Arizona Senate passes border ballot referral with changes, heads to House


(The Center Square) – The Arizona Senate passed House Concurrent Resolution 2060 on Wednesday, and it will now go to the House for a vote.

The “Secure the Border Act” is primarily meant to make it a state crime to enter Arizona anywhere besides a legal port of entry. It passed 16-13 along party lines.

“This is their number one concern,” Sen. Janae Shamp, R-Surprise, said regarding Arizonans views on border issues.

Sen. Ken Bennett, R-Prescott, was not originally on board with the legislation, but an amendment added during the Committee of the Whole on Wednesday scrapped language creating confusion about Deferred Action for Childhood Arrivals (DACA) recipients and language specifying what could be considered probable cause for arrest. The amendment was ultimately proposed as a floor amendment by Sen. David Gowan.

“We don’t want to harm any DACA recipients at all,” Gowan, R-Sierra Vista, said.

The bill now outlines probable cause as an officer witnessing the event or having a technological recording of it would classify as probable cause, but it also allows room for evidence that would be “constitutionally sufficient indicia,” which raised concerns from Democrats.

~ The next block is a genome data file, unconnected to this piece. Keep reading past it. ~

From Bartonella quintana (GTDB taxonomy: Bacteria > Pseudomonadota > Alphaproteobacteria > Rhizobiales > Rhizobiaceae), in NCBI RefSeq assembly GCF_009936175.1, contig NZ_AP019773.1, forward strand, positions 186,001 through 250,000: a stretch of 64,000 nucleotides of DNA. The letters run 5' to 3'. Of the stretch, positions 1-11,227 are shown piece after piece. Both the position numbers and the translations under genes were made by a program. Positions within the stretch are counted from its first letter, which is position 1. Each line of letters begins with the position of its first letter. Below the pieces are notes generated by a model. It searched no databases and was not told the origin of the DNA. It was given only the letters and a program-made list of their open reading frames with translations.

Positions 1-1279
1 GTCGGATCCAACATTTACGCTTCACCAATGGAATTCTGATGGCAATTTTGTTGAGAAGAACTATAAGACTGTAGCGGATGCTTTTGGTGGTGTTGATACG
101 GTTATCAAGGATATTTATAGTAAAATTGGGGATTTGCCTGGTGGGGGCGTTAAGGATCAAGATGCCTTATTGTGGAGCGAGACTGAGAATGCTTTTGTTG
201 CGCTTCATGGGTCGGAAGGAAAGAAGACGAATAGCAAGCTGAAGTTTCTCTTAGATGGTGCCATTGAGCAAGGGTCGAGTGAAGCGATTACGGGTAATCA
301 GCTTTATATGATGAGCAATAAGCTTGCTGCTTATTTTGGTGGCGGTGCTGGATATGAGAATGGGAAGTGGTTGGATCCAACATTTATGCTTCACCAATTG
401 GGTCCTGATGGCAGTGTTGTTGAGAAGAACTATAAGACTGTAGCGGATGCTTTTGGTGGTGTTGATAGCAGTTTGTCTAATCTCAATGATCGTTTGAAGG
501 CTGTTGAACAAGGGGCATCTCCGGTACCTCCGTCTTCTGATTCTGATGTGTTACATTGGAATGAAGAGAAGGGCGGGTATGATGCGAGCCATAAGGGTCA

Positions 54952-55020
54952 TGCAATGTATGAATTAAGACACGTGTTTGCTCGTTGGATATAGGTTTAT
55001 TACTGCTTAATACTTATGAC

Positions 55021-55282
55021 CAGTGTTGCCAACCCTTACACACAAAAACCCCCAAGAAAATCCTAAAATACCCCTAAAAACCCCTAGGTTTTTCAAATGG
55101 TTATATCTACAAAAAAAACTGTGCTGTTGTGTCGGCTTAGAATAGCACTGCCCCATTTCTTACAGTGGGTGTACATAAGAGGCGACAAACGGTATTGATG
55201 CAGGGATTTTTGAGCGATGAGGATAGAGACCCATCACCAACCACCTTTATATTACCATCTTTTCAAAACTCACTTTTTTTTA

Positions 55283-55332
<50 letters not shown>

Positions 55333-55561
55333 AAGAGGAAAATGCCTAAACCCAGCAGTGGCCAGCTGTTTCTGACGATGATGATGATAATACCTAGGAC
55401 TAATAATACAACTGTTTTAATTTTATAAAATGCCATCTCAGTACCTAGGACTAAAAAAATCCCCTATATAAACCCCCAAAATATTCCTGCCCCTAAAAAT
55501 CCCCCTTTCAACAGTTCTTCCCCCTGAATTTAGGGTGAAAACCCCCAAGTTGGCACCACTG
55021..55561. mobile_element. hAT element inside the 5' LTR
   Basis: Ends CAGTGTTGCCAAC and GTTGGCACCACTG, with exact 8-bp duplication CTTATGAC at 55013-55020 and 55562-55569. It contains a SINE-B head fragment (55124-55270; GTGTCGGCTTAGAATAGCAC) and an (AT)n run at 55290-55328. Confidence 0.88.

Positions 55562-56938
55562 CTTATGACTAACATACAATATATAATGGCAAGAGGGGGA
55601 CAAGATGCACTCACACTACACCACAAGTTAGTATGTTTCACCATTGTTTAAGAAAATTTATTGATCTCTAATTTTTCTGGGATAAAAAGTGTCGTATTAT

Sen. Priya Sundareshan, D-Tucson, said that if the constitutionally permissible option for evidence leaves open a wide door and “does underline the continuing concern and continuing fear that this opens up communities to racial profiling.”

Notably, the law would be considered prospective, meaning if it’s passed by the voters, it would only apply to people who broke the law after it takes effect. The bill is largely modeled after Texas Senate Bill 4, which is tied up in federal court. The Texas bill’s court success would largely depend on what provisions of the bill could legally take effect, namely making border crossings a state crime. As with any ballot referral, Arizona voters will the final say.

Sen. Anna Hernandez, D-Phoenix, called the passage of the ballot referral out of the Senate “shameful.”

“I think it’s sloppy, lazy and poorly written,” Sen. Eva Burch, D-Mesa, said.

However, changes to the bill could still be made in the House.

During the vote itself, activists from Living United for Change in Arizona, or LUCHA, began chanting “Stop the Hate” in the gallery. Senate President Petersen then began to tell them “shame on you” and the group went back and forth with Petersen as the protesters were escorted out of the gallery.

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